Distinguishing between crowdsourcing, citizen science, and citizen history

Differences between crowdsourcing, citizen science, and citizen history projects in cultural heritage institutions, when they have been made, have been broadly based on end purpose. Crowdsourced efforts typically have as a primary goal the collecting, transformation, and/or making accessible of information. Often, goals include making information more available to a specific public or the general public. While some see little distinction between citizen science and traditional crowdsourcing, and label citizen science projects as one type of crowdsourced efforts related to scientific topics, citizen science projects are generally more rooted in the scientific research method, and may not necessarily involve general public access to and display of data at all (Ridge, 2014a). Existing citizen history projects to date have patterned themselves on the concepts and principles of citizen science. They are centered around historical research questions. In addition, some citizen history projects have made education goals for participants an equally important aim for project success as research goals.

Considering actual cases, the Brooklyn Museum’s GO: a community-curated open studio project, noted the benefits the crowdsourcing process itself had on volunteers but never made such benefits critical to project success (Ridge, 2014b). The Transcribe Bentham project, a successful crowdsourced effort led by UCL to transcribe the complete works of English philosopher and innovator Jeremy Bentham, lists as its goal “to engage the public in the online transcription (or typing) of original and unstudied manuscript papers written by Jeremy Bentham” ( While it is clear that the transcribed digitized documents in Transcribe Bentham will greatly assist scholars in their work, the project does not in itself share with prospective transcribers specific goals to answer historical questions about Bentham’s life or works. As a result, few if any would label these projects “citizen history.”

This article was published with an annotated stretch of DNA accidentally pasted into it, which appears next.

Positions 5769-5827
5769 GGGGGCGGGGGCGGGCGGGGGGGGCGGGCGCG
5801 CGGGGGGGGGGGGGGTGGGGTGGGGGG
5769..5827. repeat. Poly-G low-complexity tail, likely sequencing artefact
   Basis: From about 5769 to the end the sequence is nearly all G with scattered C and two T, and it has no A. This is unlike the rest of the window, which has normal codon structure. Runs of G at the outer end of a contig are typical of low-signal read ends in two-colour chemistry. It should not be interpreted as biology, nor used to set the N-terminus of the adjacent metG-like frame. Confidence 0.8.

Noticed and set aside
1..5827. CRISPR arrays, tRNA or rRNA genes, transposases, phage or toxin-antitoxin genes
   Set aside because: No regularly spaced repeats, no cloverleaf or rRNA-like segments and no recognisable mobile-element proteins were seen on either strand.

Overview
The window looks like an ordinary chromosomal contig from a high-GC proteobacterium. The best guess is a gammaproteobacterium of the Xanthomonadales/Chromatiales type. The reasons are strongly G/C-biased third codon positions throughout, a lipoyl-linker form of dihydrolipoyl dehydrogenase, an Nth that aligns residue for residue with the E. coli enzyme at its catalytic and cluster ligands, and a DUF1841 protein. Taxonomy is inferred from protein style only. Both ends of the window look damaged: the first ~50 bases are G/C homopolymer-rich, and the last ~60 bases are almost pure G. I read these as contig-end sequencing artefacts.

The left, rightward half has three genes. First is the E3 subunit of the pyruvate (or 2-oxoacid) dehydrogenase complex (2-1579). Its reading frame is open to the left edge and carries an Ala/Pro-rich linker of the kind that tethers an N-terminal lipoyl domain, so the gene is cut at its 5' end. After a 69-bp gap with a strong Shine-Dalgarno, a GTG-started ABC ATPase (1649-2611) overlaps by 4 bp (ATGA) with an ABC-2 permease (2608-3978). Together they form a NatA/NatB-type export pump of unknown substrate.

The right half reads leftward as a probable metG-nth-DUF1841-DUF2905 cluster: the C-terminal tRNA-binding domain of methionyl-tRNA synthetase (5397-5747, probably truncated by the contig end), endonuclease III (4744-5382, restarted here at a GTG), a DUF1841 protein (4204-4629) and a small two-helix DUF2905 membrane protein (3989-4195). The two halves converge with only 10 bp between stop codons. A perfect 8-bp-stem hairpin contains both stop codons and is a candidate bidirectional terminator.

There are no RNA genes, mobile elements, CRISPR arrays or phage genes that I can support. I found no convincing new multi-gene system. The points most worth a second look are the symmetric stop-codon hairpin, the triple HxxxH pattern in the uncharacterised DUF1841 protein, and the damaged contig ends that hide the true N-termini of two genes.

From the mid 2010s to 2020

In 2014, Mia Ridge critiqued the overpromise of a number of nascent citizen history projects. She outlined concerns such as: how does one distinguish between a “citizen historian” and “professional historian,” what aspects of a project qualify it as citizen history over traditional crowdsourcing, and what support should institutions undertaking citizen history projects give to help participants develop their historical thinking and research skills? Just as there has not been a universally agreed upon definition of crowdsourcing, Ridge pointed to what she saw as the inappropriate use of the term citizen history to a number of projects, including some like Operation War Diary, which due to the nature of the tasks and the lack of direct support for developing historical skills, may more appropriately be labeled crowdsourcing (Ridge, 2014a).